Sleep Problems Psychologist

Sleep Problems Psychologist

Sleep Problems Psychologist Online

During our lifespan our sleep needs change. However, there are patterns and behaviours that help or interfere with restful sleep. Sleep deprivation exacerbates irritability, moodiness, sadness, and fatigue.

Lack of sleep can present on its own or with emotional or psychological difficulties. When you don’t get enough sleep, your depression, anxiety, stress or psychological problems will be worse. Because sleep has a strong effect on mood, it is a priority to deal with it in therapy

For example, when the patient has difficulties in falling or staying asleep with frequent awakening, then it is associated with anxiety problems but if you wake up too early in the morning then it can be down to depression.

From clinical experience I have found that difficulties with sleep are sometimes associated with fear that activates a mechanism in the brain that says something like” stay awake, you need to be vigilant”. A biologist colleague said “it is like in the wild if you fear you are under attack, your brain will make you stay awake”. Therefore, working on the fear can facilitate going back to a normal restful night sleep.

A Clinical Psychologist can help you identify the interference or the cause of sleep difficulties, whether it is biological, emotional or behavioural and assist you in returning to restful sleep patterns.

There are a variety of therapies that have proven to be successful in resolving sleeping problems, the best two are psychotherapy and cognitive behavioural therapy (CBT). Nowadays CBT encompasses a wide variety of behavioural techniques that can be combined to obtain the most effective treatment approach to obtain a positive result. Some of these techniques are related to stimulus control therapy, sleep restriction, sleep hygiene, improving your sleep environment, the classic relaxation training or the traditional Biofeedback. 

I want to mention a recent consultation when I used the CBT model to deal with a sleep problem.  I treated a war veteran about lack of restful sleep and night awakening. He described having coped quite well during his life with the experiences he endured while in the army.  He did not believe it was related to anything from his experience as a soldier but the assessment and formulation of his difficulties revealed that he had recently retired and that his thoughts and feelings about retirement were very similar to those experienced at the end of his career in the army. He did not feel useful anymore and those thoughts triggered anxiety while sleeping as he found that it was like wasting time when he could still be productive. His brain had associated being vigilant while at war, with being productive. When he retired, he felt less productive and his brain has become vigilant at night to compensate for those feelings to make him more productive.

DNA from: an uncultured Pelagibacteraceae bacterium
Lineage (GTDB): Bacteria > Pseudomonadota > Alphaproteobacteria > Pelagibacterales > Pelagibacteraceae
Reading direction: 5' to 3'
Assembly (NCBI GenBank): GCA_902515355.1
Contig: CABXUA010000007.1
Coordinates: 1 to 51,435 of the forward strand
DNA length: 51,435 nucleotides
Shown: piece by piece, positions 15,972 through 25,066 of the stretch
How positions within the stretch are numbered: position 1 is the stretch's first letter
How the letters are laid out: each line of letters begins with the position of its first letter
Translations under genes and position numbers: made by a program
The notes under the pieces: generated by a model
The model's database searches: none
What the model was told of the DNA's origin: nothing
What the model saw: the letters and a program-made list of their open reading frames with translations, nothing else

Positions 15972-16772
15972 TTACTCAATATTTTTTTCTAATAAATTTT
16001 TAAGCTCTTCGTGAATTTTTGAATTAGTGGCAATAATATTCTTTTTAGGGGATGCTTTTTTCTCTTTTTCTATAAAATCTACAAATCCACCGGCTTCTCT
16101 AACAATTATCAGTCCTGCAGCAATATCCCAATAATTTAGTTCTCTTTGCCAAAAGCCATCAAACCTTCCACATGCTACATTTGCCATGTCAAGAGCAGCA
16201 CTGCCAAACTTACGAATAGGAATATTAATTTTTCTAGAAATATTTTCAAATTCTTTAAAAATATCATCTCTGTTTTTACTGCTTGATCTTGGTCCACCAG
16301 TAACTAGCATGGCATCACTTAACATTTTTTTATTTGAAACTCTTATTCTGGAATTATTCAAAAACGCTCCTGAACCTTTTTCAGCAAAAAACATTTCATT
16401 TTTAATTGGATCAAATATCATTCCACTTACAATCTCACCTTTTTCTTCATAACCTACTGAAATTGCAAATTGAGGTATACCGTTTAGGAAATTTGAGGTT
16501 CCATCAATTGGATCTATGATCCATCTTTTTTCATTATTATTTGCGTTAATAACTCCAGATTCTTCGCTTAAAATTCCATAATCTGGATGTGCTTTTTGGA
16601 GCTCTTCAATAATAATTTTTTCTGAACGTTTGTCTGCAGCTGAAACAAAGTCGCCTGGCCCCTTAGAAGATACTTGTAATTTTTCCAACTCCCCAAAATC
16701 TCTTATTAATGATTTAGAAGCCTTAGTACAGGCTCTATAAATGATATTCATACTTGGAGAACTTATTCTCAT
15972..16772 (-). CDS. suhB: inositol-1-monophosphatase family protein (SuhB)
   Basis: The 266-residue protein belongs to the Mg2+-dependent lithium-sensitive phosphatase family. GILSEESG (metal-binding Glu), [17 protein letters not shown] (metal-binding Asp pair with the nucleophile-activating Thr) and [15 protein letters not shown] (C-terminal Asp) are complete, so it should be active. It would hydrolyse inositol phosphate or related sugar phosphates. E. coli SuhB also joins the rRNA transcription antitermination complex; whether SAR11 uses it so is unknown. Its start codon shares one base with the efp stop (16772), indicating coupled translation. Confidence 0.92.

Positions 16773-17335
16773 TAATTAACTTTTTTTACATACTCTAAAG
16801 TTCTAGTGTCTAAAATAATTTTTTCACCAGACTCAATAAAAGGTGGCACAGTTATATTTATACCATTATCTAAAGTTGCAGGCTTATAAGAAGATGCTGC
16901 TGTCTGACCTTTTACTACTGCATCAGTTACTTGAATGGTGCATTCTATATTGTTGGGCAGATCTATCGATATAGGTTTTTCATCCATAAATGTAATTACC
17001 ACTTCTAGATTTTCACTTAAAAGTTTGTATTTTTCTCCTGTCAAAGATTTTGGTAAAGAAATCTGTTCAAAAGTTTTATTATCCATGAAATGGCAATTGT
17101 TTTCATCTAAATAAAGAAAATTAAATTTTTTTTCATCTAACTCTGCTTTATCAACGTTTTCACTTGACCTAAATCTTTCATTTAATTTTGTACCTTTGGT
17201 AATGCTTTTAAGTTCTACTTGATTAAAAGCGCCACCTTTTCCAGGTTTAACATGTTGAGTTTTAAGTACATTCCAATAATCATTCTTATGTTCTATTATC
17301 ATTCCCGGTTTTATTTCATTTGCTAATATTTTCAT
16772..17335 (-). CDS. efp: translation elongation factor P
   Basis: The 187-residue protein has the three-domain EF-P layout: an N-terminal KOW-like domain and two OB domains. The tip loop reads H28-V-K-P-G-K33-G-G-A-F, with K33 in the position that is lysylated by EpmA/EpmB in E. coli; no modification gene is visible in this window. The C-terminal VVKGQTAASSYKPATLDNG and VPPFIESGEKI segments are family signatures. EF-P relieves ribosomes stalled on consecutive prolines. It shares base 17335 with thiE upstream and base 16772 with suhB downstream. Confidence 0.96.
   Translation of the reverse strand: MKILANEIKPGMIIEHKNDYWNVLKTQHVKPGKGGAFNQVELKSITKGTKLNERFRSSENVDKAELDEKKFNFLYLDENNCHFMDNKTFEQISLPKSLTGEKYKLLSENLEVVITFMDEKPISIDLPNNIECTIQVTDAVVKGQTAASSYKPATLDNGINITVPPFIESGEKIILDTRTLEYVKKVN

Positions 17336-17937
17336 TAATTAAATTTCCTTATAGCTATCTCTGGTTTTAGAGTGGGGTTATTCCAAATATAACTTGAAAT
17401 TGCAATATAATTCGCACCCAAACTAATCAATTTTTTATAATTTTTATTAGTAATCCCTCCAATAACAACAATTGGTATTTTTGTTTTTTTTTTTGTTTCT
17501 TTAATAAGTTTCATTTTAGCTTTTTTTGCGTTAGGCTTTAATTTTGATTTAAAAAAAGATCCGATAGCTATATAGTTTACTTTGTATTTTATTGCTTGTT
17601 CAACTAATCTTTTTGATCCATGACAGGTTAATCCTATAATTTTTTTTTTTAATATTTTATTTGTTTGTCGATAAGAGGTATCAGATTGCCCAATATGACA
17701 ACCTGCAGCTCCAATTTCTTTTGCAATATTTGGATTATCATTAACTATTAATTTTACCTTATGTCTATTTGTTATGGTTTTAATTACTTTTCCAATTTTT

Working on the links between his life experiences, his thoughts and his feelings allowed him to go back to a normal night sleep.

However, in a more complex scenario using psychotherapy proved more successful. This was a lady doctor who felt anxiety before going to bed and therefore avoided falling asleep on the sofa to go to bed. Resulting in feeling very tired in the morning and unable to concentrate on her patients for the short sleep time she was able to obtain. 

This was a complex case and insomnia was not the worst of her symptoms. However, in the course of the psychotherapy treatment, she was able to associate that she felt anguish before going to bed as she realised, she could not relinquish her control on consciousness as was afraid she would not wake up. This realisation allowed her to resolve part of her anxiety and successfully go to bed earlier.

What is the most effective treatment for insomnia?

What therapy is good for sleep?

Can a therapist help me sleep?

How can I solve my sleeping problems?

How does sleep therapy develop?

How long does sleep therapy take?

If sleep problems are a primary problem, you will find that only a few sessions are needed to restore normal sleep.

If lack of sleep is caused by other psychological problems, we still will address the sleep problem as a priority but it may require investing in more sessions as it can be entwined with other feelings, behaviours or situations.